Water, water everywhere
Of the 9 proposed constitutional amendments, 3 are relatively non-controversial.
If you are a disabled veteran, or the surviving spouse of a vet who was killed in action, propositions 1 and 4 would give the legislature the power to exempt you from property taxes on your home.
Proposition 5 would allow the use of so-called reverse mortgages for the purchase of a new home, not just the refinancing of a current one.
It would allow seniors particularly to save money when they move to a new homestead.
But the most controversial one and the one where big money is being spent, is Proposition 6.
This amendment would create two funds for the financing of future water projects in the state.
It would use $2-billion from the Rainy Day fund for seed money, and the need is great.
Given the population growth of the state, the need for water is becoming critical.
And there just isn’t enough money right now to meet that need.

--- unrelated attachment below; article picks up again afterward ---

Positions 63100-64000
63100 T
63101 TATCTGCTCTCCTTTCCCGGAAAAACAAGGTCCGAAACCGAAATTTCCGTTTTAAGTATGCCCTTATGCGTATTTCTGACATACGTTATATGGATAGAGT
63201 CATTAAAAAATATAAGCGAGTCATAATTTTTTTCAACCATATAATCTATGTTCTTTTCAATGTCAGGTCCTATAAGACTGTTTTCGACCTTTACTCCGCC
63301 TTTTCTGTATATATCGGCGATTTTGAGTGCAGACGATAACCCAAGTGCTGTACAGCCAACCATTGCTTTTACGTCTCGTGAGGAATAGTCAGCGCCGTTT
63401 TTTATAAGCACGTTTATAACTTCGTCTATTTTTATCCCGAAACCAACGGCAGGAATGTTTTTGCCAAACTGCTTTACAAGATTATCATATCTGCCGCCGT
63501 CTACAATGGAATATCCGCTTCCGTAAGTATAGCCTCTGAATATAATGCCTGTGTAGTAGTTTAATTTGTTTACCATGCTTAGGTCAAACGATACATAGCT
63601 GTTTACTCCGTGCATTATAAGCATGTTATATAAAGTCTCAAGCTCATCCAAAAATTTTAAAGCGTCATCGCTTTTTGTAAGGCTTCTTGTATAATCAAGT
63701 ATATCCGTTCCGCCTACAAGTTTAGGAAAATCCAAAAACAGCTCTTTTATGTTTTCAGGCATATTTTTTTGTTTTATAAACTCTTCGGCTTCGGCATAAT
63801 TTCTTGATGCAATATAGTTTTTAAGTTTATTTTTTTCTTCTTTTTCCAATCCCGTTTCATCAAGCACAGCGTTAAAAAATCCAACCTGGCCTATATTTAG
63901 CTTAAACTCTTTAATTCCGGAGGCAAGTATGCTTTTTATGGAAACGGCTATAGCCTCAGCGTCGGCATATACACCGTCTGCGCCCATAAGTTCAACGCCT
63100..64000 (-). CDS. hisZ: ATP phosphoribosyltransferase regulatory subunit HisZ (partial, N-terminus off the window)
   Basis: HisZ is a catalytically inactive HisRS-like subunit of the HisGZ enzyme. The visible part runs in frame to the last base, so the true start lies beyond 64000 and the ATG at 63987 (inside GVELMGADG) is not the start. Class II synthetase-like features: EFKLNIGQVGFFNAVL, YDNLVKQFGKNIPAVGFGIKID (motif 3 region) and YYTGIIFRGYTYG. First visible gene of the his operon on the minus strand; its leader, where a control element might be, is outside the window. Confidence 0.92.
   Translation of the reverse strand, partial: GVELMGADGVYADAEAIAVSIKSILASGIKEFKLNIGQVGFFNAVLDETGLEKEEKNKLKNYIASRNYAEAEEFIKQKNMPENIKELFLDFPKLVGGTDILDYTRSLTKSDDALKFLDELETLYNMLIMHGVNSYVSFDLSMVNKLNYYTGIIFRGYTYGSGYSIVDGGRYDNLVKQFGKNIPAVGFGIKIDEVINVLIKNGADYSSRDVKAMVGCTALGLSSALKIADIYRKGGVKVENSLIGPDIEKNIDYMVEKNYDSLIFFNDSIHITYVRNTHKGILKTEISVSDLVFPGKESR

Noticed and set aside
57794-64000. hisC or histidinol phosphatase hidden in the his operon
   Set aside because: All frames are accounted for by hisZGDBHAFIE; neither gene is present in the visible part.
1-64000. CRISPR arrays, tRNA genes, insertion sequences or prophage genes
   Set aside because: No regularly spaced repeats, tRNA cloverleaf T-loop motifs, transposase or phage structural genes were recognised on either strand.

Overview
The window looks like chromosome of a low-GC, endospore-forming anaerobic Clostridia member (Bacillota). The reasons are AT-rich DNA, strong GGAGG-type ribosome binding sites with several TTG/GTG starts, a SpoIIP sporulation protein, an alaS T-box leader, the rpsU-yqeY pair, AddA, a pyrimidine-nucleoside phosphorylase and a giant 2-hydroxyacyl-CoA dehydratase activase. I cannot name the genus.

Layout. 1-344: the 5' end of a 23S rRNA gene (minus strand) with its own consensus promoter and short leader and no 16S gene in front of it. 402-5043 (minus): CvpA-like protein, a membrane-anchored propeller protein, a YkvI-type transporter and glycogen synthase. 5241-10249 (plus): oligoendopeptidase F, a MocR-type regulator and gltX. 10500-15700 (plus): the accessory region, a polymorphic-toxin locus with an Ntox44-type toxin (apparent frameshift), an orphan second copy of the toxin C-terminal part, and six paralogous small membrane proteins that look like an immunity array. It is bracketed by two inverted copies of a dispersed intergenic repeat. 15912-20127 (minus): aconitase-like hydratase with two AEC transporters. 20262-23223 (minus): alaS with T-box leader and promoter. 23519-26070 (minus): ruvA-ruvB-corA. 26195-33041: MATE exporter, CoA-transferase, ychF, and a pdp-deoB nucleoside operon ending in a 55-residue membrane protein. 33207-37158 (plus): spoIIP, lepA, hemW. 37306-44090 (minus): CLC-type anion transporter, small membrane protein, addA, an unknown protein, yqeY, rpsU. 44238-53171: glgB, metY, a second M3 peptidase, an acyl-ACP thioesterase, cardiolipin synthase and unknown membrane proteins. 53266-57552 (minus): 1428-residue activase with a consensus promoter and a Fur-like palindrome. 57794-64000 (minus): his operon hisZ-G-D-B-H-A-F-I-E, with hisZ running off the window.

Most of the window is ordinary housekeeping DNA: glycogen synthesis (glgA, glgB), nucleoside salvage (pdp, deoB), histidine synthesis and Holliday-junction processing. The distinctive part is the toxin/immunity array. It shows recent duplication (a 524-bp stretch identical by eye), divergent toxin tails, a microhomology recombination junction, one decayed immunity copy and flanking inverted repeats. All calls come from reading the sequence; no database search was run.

In fact, water supplies are actually shrinking.
“We don’t have enough water to meet current needs in the event of severe drought conditions,” says Dr. Dan Hardin, Director of Water Resources Planning for the Texas Water Development Board “Based on our projections, we expect the population of the state to increase by nearly 80% between 2010 and 2060. We expect the demand for water in the state to increase by 22%. But the existing supply of water over that time, we expect to decline by 10%.”
“The anti-Prop 6 demonstrations have been very sparsely attended,” says Harvey Kronberg of the Quorum Report newsletter. “The arguments against prop 6 are fairly insubstantial. One is that there is probably going to be cronyism involved. Texas government without cronyism wouldn’t be Texas government.”
There is some grassroots opposition, but there’s lots of money behind the proposition.
Turnout is everything.